The electricity supply chain is changing, due to increasing awareness for sustainability and an improved energy efficiency. The traditional infrastructure where demand is supplied by centralized generation is subject to a transition towards a Smart Grid. In this Smart Grid, sustainable generation from renewable sources is accompanied by controllable distributed generation, distributed storage and demand side load management for intelligent electricity consumption. The transmission and distribution grid have to deal with increasing fluctuations in demand and supply. Since realtime balance between demand and supply is crucial in the electricity network, this increasing variability is undesirable. Monitoring and controlling/managing this infrastructure increasingly depends on the ability to control distributed appliances for generation, consumption and storage. In the development of control methodologies, mathematical support, which consists of predicting demand, solving planning problems and controlling the Smart Grid in realtime, is of importance. In this thesis we study planning problems which are related to the Unit Commitment Problem: for a set of generators it has to be decided when and how much electricity to produce to match a certain demand over a time horizon. The planning problems that we formulate are part of a control methodology for Smart Grids, called TRIANA, that is developed at the University of Twente.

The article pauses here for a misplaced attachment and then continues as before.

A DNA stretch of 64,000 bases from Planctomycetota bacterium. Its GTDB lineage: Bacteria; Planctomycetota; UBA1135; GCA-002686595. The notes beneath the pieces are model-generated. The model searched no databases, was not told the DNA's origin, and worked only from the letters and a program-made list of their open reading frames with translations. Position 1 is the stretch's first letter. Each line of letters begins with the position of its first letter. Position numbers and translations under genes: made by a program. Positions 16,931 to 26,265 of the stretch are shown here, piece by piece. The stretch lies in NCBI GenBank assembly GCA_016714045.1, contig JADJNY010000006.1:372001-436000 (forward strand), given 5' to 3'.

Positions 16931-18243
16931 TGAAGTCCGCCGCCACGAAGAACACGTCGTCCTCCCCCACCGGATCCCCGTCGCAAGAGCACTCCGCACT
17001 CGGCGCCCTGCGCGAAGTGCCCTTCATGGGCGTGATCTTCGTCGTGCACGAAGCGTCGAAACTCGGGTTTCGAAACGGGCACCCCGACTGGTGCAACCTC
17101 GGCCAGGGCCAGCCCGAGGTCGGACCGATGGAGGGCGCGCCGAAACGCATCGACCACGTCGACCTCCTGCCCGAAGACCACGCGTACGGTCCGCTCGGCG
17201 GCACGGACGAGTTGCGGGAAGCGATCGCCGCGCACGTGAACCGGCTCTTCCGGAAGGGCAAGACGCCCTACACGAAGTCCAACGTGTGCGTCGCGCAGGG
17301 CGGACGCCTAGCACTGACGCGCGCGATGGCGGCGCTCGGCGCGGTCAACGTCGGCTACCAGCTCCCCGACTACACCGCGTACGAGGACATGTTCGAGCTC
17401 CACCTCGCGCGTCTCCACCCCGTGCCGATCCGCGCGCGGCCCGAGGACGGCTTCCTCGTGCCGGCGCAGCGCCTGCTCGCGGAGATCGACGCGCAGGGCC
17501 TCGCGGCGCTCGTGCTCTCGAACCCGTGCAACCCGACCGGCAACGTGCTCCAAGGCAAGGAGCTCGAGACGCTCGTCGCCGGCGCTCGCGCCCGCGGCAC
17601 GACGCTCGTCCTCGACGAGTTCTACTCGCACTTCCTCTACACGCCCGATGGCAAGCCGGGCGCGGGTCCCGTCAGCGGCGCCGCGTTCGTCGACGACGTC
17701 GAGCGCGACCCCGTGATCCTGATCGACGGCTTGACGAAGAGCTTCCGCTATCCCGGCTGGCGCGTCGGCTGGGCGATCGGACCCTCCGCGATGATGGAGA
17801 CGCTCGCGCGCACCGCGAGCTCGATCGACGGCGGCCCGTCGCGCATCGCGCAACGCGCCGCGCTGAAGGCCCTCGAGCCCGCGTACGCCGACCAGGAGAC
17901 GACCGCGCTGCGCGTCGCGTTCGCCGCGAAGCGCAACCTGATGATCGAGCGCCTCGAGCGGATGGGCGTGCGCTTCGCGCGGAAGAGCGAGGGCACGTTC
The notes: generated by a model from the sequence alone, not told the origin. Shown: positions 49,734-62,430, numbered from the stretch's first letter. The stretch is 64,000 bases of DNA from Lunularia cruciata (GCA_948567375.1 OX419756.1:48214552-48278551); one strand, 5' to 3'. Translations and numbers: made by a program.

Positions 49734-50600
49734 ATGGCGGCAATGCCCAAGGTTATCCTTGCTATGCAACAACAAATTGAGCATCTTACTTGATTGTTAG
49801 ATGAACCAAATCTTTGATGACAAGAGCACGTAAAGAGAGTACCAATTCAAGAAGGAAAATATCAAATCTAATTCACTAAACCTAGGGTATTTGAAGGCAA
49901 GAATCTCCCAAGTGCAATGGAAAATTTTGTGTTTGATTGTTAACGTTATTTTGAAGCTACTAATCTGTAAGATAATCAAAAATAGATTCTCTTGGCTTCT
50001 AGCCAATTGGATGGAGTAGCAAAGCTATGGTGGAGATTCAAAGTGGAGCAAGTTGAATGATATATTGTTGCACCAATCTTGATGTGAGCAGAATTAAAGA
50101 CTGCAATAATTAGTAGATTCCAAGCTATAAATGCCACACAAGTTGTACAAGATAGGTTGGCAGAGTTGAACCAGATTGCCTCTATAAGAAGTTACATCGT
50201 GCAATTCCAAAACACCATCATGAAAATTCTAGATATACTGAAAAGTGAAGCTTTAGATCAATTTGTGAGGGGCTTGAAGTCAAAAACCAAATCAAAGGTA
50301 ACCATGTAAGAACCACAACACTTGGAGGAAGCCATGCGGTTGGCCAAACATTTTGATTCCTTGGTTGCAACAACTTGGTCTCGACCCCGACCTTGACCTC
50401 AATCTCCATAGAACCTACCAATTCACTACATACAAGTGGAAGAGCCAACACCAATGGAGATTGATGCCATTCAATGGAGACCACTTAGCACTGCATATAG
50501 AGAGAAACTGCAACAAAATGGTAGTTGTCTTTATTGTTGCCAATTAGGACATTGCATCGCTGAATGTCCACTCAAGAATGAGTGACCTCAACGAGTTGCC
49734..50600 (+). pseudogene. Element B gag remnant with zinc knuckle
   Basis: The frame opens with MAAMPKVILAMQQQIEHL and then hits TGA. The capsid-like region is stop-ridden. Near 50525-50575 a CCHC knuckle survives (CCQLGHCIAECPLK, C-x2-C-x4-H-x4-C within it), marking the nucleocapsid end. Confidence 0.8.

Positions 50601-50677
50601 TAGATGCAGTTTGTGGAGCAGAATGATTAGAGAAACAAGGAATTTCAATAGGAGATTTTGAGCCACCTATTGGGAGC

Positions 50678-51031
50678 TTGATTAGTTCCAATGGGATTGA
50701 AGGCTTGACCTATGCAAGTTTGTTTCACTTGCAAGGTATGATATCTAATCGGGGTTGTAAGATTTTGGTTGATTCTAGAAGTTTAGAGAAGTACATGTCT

|Award date||5 Jul 2012|
|Place of Publication||Enschede|
|Publication status||Published - 5 Jul 2012|